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MacMillan's Reading Books eBook

This eBook from the Gutenberg Project consists of approximately 236 pages of information about MacMillan's Reading Books.
       Who ill-deserved my courteous care,
       And whose best boast is but to wear
       A braid of his fair lady’s hair.”—­
       “I thank thee, Roderick, for the word! 
       It nerves my heart, it steels my sword;
       For I have sworn this braid to stain
       In the best blood that warms thy vein. 
       Now, truce, farewell; and ruth, begone! 
       Yet think not that by thee alone,
       Proud Chief! can courtesy be shown: 
       Though not from copse, or heath, or cairn,
       Start at my whistle, clansmen stern,
       Of this small horn one feeble blast
       Would fearful odds against thee cast. 
       But fear not—­doubt not—­which thou wilt—­
       We try this quarrel hilt to hilt.”—­
       Then each at once his faulchion drew,
       Each on the ground his scabbard threw,
       Each looked to sun, and stream, and plain,
       As what they ne’er might see again:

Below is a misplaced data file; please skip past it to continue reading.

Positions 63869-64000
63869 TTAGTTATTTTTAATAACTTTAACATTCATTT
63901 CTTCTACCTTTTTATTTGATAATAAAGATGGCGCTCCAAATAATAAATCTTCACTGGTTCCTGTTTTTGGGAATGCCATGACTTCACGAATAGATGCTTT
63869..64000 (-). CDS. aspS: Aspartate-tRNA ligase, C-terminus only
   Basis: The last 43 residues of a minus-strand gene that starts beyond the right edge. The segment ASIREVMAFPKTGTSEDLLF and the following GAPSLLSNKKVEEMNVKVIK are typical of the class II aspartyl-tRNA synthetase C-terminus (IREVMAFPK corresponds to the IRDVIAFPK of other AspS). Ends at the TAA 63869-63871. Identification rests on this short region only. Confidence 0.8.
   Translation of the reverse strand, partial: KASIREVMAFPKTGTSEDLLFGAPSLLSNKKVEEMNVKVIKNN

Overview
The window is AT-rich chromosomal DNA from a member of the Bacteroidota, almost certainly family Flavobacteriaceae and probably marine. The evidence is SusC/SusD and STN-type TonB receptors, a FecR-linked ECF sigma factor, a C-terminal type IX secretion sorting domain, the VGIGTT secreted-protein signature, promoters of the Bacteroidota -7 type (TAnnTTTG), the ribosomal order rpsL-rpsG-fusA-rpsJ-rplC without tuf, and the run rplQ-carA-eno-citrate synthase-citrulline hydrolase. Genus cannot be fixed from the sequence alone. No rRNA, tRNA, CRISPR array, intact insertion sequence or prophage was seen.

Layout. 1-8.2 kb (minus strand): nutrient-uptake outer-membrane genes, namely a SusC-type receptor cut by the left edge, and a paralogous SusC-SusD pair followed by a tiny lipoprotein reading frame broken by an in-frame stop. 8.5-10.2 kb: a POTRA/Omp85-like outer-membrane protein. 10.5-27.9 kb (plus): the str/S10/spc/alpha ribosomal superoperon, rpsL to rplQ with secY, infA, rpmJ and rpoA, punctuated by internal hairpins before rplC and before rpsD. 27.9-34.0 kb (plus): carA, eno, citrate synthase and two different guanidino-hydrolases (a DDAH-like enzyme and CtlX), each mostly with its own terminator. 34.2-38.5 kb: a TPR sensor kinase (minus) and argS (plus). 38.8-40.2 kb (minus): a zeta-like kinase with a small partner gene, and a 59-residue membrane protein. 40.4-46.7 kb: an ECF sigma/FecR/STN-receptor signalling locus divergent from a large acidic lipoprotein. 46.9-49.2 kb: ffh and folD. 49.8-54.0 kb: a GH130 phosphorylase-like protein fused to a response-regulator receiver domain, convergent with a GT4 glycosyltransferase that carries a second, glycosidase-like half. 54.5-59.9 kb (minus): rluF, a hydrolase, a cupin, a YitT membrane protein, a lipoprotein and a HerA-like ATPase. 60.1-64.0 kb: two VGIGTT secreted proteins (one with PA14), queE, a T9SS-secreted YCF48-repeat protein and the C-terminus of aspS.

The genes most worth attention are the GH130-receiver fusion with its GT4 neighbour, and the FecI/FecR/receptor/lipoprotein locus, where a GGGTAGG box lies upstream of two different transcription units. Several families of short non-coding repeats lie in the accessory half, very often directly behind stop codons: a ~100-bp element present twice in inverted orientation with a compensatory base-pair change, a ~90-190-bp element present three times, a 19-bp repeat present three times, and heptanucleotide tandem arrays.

Then foot, and point, and eye opposed,
       In dubious strife they darkly closed. 
       Ill-fared it then with Roderick Dhu,
       That on the field his targe he threw,
       Whose brazen studs and tough bull-hide
       Had death so often dashed aside: 
       For, trained abroad his arms to wield,
       Fitz-James’s blade was sword and shield. 
       He practised every pass and ward,
       To thrust, to strike, to feint, to guard;
       While less expert, though stronger far,
       The Gael maintained unequal war. 
       Three times in closing strife they stood,
       And thrice the Saxon blade drank blood: 
       No stinted draught, no scanty tide,
       The gushing flood the tartans dyed. 
       Fierce Roderick felt the fatal drain,
       And showered his blows like wintry rain;
       And, as firm rock or castle-roof,
       Against the winter shower is proof,
       The foe invulnerable still
       Foiled his wild rage by steady skill;
       Till, at advantage ta’en, his brand
       Forced Roderick’s weapon from his hand,
       And, backward borne upon the lea,
       Brought the proud Chieftain to his knee. 
       “Now, yield thee, or, by Him who made
       The world, thy heart’s blood dyes my blade!”—­
       “Thy threats, thy mercy, I defy! 
       Let recreant yield, who fears to die.”—­
       Like adder darting from his coil,
       Like wolf that dashes through the toil,
       Like mountain-cat who guards her young,
       Full at Fitz-James’s throat he sprung,
       Received, but reck’d not of a wound,
       And locked his arms his foeman round.—­
       Now gallant Saxon, hold thine own! 
       No maiden’s hand is round thee thrown! 
       That desperate grasp thy frame might feel,
       Through bars of brass and triple steel!—­
       They tug, they strain!—­down, down they go,
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